16:30 - 16:45     Position Paper: An Analytic Approach for Discovery
Eric Dull
Steven P. Reinhardt
YarcData / Cray, Inc.
Click for Abstract

With the widespread awareness of Big Data, mission leaders now expect that the data available to their organizations will be immediately relevant to their missions. However, the continuing onslaught of the ”data tsunami”, with data becoming more diverse, changing nature more quickly, and growing in volume and speed, confounds all but the simplest analysis and the most capable organizations. The core challenge faced by an analyst is to discover the most important knowledge in the data. She must overcome potential errors and inaccuracies in the data and explore it, even though she understands it incompletely, guided by her knowledge of the data’s domain.
We have succeeded in solving customer problems by quickly analyzing numerous dimensions of data to check its sanity and to compare it against expected values, then moving on to further dimensions of the data guided by what we find initially. Sometimes we analyze data and compare it to what we expect. Other times we compare data from one subset (place, time, etc.) to that from another subset, to discover unexpected differences. Sometimes we analyze the values of the data and other times its connectivity. Discovery depends on being able to compare dimensions quickly, without knowing in advance the dimensions to compare. This approach vitally brings the analyst into direct interaction with the data to accelerate discovery.
We implement this approach exploiting the ability of graphs (vertices and edges) to represent rich semantic data and enable discovery within it. We use RDF as the data representation and SPARQL for queries, focusing rapidly on the highest-value knowledge (in the estimation of the subject-matter expert) in the data. We use non-parametric tests such as Jaccard scoring and the Kolmogorov-Smirnov test, which are readily targeted to any type of data. The graph-analytic approach, using proven techniques with widely diverse semantic data, represents a guidepost for breaking the Gordian knot of needing greatly better analysis on much more complex data.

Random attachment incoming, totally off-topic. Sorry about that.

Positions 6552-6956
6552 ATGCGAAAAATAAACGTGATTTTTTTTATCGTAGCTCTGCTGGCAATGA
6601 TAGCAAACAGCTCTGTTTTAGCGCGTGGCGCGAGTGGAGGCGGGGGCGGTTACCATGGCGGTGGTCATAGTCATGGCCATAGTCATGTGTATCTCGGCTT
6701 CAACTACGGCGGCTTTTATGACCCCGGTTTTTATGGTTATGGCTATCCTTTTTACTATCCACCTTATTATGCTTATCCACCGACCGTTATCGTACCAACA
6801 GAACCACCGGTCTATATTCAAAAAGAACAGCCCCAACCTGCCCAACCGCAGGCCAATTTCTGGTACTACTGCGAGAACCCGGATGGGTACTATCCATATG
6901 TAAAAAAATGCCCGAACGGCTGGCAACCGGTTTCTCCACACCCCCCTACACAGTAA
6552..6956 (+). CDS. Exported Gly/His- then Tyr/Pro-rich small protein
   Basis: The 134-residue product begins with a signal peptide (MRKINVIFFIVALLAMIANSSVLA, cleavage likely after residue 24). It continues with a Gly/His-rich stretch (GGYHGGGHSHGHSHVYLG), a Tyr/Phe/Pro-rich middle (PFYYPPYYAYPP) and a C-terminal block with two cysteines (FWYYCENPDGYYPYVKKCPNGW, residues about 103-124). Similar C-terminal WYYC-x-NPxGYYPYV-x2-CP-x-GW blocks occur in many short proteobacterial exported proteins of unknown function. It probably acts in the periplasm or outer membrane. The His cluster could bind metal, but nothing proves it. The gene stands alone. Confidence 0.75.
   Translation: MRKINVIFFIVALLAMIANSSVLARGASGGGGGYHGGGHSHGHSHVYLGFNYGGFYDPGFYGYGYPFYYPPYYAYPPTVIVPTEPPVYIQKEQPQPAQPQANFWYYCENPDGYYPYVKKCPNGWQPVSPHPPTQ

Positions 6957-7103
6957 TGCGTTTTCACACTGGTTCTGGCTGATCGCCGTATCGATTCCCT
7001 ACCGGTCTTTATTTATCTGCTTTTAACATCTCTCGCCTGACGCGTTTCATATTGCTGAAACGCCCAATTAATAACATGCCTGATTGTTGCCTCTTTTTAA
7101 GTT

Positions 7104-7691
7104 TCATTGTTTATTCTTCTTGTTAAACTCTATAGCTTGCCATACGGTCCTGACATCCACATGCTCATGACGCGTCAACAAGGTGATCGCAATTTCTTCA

16:45 - 17:00     Position Paper: Towards A Topological Framework for
Integrating Semantic Information Sources
Cliff Joslyn
Emilie Hogan
Michael Robinson
(a) Pacific NW Natl Laboratory, Inc.
(b) American University

Click for Abstract

In this position paper we argue for the role that topological modeling principles can play in providing a framework for sensor integration. While used successfully in standard (quantitative) sensors, we are developing this methodology in new directions to make it appropriate specifically for semantic information sources, including keyterms, ontology terms, and other general Boolean, categorical, ordinal, and partially-ordered data types. We illustrate the basics of the methodology in an extended use case/example, and discuss path forward.

17:00 - 17:20            Michael Dean Award Ceremony     
17:20 - 17:30            Wrap Up   

Last updated: 05/28/2015